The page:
Freddi Williams Evans is an author, independent scholar, and arts educator, whose publication of Congo Square: African Roots in New Orleans, the first comprehensive study of the historic location, has made her an international authority. Her work influenced the New Orleans City Council to rename the landmark from “Beauregard Square” to the more popular name “Congo Square.” The book’s publication in French initiated Evans’ presentations in France and Senegal, sponsored by the American Embassies in those countries.
As a community activist, Evans presently co-chairs the New Orleans Committee to Erect Historic Markers on the Slave Trade to Louisiana, and is a founding member of the New Orleans chapter of the Women’s National Book Association. She is also on the LEH’s Tricentennial editorial board overseeing the publication of “New Orleans & The World: The Tricentennial Anthology.”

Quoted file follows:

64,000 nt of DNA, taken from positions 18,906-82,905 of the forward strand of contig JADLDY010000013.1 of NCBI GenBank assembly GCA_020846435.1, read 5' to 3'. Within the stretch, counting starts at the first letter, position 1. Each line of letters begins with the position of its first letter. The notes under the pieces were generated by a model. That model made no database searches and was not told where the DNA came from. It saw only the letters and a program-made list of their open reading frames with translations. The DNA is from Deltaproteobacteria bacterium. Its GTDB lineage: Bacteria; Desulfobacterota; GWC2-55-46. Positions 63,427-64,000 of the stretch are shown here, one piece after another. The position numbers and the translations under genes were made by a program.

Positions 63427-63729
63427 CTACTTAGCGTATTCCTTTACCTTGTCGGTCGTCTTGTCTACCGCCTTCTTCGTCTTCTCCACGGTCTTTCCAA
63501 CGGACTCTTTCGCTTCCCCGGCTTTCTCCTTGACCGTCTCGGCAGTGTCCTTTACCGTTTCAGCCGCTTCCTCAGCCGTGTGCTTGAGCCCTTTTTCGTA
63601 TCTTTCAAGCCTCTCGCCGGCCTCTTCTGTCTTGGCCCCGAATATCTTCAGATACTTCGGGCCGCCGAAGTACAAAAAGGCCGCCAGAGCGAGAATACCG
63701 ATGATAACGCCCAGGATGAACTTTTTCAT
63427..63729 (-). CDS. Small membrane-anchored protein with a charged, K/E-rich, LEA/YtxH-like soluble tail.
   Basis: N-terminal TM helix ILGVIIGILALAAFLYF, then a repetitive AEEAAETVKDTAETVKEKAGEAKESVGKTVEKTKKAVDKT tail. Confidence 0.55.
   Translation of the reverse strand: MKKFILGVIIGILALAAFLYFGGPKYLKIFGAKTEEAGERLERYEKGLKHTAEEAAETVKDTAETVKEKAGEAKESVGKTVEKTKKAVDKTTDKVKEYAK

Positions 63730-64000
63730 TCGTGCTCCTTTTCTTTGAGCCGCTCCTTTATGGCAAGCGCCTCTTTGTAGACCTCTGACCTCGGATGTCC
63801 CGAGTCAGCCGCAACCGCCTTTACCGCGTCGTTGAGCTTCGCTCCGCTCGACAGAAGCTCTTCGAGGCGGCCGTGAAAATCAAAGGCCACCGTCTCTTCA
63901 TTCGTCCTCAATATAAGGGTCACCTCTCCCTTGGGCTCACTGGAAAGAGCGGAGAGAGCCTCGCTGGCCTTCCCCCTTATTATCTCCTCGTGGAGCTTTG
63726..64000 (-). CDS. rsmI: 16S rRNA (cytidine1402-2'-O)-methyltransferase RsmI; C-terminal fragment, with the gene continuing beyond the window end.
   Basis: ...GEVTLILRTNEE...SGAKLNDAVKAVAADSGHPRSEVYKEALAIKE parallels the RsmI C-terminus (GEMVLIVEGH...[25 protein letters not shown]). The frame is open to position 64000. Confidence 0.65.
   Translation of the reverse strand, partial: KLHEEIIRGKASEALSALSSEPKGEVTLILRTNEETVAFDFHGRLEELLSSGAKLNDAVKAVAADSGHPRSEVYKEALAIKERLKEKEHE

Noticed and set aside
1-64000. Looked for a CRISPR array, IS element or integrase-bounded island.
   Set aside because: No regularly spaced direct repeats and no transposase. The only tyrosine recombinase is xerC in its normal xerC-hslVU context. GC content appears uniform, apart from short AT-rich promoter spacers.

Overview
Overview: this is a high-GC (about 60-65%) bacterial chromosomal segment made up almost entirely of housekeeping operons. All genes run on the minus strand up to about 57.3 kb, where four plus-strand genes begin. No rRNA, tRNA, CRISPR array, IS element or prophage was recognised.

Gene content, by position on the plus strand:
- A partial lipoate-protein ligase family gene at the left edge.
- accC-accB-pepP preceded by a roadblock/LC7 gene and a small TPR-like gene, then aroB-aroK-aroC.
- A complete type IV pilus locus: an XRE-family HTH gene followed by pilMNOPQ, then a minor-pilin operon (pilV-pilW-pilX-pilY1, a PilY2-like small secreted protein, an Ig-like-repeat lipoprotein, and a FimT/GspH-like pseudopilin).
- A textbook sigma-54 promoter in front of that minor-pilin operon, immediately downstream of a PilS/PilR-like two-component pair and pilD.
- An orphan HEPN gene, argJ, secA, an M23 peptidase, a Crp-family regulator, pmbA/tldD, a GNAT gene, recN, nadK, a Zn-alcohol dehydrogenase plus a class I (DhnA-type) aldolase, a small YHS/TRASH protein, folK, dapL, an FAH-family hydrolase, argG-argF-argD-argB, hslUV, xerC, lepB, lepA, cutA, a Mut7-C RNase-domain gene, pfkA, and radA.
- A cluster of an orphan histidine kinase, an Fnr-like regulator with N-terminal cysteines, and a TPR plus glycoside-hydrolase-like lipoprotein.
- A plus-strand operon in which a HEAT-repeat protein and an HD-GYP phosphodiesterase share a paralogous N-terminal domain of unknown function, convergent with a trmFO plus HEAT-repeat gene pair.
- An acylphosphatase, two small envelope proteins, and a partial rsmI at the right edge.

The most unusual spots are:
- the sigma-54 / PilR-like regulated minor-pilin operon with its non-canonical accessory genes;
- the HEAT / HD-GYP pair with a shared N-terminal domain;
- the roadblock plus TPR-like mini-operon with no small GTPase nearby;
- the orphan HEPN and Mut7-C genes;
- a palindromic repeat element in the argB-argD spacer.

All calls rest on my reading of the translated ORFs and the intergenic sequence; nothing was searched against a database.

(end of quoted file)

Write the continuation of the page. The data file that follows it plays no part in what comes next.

As an arts educator and administrator in Jefferson Parish, Evans advanced arts integration and arts programming for students at all levels. She initiated the New Orleans Teaching Artist Institute, which provided mentorship for aspiring as well as veteran teaching artists.
Currently, Evans serves as a scholar for LEH’s Prime Time Family Time Literacy Program and the dean of Ashé Cultural Arts Center’s Institute of Cultural Education, an initiative that advances the inclusion of culture and the arts in school curricula. She is also the award-winning author of three historically based children’s books: A Bus of Our Own, The Battle of New Orleans: the Drummer’s Story, and Hush Harbor: Praying in Secret.
“My goal as a writer is to promote, preserve and share untold and under-told stories of the African American experience. This endeavor reflects my zeal for history and focuses on literature for children as well as adults. For young readers, I strive to craft stories that make history come alive – that inform, empower and ignite a curious desire in support of a life long passion for reading. Throughout my diverse writing and professional endeavors, a common thread of intention exists – to engage, enlighten and inspire.”
Humanities Hero Freddi Evans Williams’ contributions span academic, literary, community activism, arts advocacy, and education arenas. The LEH is proud to champion Freddi Evans Williams. For more on Williams Evans, click here.